The week starting May 17, 2021 is innovation week. There are various aspects of innovation including in the technology space. Among the leading technological innovations are those in the Fourth Industrial Revolution (FIR). Individually and combined, the technologies behind the FIR have many and far-reaching implications in virtually all spheres of life across the globe.
They are disruptive technologies that have, are and will radically and in unprecedented and exponential manner transform, move and shake all sectors of the economy and professions. Among the areas affected by these disruptive technologies is the labour market as partly outlined in this piece.
There have been three industrial revolutions before the FIR. Different technologies have been driving, moving and shaking each of these revolutions.
The transition from one industrial revolution to another has been a function of technological advancement and transformation. These advancements and transformations have been change makers. The change from one industrial revolution to another has been epochal rather than incremental change.
The first three Revolutions
The first industrial revolution is related to the use of water and steam power technology to mechanize production of goods and services. The second revolution is related to the discovery and use of electricity technology for mass production and by implication enjoyment and reaping of advantages of economies of scale. The third revolution has been driven by the discovery and use of electronics and information technology (IT) for automation of production processes and enjoyment of the many and far-reaching implications of this.
Since the middle of the 20th Century, the world has seen a transition to the FIR which is in its infancy stage and still taking shape.
Characterized by digitisation, the FIR is a digital revolution building on the third one. What is unique in it is its characteristic of a fusion of technologies related to the physical, digital and biological spheres. The revolution is characterized by disruption in virtually all industries across the world. It is transforming all production, management, governance and many other systems. The disruptive technologies of the FIR necessarily move and shake the labour market.
At the core of the FIR is technology. There are several new and advanced technologies that are driving the FIR. They include but are not limited to advanced robotics; artificial intelligence (AI) including machine learning; the Internet of Things (IoT); virtual and augmented reality; predictive analytics; autonomous vehicles including drones and cars; wireless connections; blockchain; nanotechnology; sensors and automatic identification as well as corporate wearables and additive manufacturing including three dimension printing. Other technologies include new materials, energy storage technologies, quantum computing, cloud computing, big data analytics, genetics and synthetic biology among others.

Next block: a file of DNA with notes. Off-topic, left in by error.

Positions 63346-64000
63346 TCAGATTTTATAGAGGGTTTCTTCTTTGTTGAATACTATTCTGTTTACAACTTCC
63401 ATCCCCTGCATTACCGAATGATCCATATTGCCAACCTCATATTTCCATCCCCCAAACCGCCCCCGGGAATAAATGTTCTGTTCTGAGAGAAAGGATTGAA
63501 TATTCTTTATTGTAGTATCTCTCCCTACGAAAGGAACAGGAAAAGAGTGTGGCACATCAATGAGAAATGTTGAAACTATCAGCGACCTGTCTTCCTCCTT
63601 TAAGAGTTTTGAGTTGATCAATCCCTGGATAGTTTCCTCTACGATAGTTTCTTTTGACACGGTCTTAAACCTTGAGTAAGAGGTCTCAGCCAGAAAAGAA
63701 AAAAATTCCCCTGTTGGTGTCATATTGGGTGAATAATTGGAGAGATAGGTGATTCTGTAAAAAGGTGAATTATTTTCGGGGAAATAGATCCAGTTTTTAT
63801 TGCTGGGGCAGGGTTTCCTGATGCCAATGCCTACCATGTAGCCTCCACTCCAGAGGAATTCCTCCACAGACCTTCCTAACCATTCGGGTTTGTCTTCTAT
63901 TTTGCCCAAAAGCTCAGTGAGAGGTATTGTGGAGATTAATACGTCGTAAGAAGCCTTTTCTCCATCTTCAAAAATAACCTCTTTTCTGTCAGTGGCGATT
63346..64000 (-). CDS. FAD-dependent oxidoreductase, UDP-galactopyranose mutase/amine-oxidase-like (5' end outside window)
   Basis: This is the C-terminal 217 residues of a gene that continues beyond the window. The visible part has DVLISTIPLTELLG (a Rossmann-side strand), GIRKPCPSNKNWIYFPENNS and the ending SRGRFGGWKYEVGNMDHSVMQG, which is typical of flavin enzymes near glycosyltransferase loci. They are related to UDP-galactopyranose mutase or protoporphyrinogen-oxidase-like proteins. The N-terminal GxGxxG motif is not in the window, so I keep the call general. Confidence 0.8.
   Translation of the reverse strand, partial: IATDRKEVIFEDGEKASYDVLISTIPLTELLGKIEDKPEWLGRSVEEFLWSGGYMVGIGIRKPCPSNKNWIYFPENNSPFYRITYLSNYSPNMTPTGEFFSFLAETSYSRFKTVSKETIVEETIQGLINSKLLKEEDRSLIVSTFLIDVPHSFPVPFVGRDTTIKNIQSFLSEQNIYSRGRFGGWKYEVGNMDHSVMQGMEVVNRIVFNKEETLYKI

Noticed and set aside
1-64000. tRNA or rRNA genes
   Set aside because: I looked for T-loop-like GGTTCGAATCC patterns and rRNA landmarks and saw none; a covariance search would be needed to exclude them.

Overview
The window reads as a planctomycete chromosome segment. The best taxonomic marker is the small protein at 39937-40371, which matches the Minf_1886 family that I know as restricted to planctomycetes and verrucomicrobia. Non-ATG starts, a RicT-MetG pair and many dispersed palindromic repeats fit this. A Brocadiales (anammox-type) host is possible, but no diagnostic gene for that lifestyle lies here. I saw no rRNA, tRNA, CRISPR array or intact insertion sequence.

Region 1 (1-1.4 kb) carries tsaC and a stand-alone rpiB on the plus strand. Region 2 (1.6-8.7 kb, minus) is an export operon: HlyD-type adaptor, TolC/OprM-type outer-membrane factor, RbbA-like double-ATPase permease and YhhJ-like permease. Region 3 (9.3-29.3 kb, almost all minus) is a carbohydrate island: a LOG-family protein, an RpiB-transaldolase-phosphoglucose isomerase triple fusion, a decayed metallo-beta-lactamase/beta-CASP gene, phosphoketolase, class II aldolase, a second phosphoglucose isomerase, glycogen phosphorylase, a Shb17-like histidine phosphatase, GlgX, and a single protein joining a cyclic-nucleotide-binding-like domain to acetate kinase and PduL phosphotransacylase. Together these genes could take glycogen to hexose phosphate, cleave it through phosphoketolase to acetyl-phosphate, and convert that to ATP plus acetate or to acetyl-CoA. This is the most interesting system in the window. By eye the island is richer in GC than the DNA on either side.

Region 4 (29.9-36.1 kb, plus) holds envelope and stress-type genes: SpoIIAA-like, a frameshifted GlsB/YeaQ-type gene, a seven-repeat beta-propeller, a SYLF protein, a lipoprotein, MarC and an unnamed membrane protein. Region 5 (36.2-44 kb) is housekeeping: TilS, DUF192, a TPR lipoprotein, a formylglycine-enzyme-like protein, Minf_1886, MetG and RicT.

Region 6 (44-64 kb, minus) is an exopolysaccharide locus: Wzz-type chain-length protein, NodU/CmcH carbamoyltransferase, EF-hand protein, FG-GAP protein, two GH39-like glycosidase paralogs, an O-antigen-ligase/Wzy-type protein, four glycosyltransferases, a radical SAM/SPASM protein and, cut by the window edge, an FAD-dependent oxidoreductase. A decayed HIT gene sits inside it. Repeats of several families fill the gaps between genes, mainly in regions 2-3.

Implications for the labour market
The FIR technologies have, are and will have many and far-reaching potential and actual transformations and disruptive developments in the future of production and by extension in the labour market and future of jobs. The technologies are giving birth to jobs some of them with no names yet. However, among the most worried implications is loss of jobs thanks to highly capital intensive production techniques. The FIR is embracing modern, most up to date state of the art technologies.
Automation mainly through digitizing the knowledge economy is displacing labour. One is therefore likely to see increased unemployment. This will be the case for low skilled and repetitive low paying and low end jobs. The technologies can however create new jobs as well. These are mainly high technology, high skilled non-repetitive high end well-paying jobs. The net effect however is to have more jobs lost to automation than those created by it.
There is a need to prepare future-ready labour market entrants than preparing jobs-ready entrants. This is because the future of jobs is very unpredictable in times as these of disruptive technologies that move and shake the fourth industrial revolution. Contrary to Charles Darwin’s predictions, the future of the labour market belongs not to the fittest but to those with ability to adapt. Developing and using appropriate soft skills mix will be very important.
The kills include innovation, endurance, confidence, inter personal skills, inter- and multidiscplinarity, ability to work in teams as well as working individually, ability to challenge status quo and established authorities as well as moving from comfort zones. All these require life-long and life-wide learning. Social policies to protect those losing jobs to machines will be very important.
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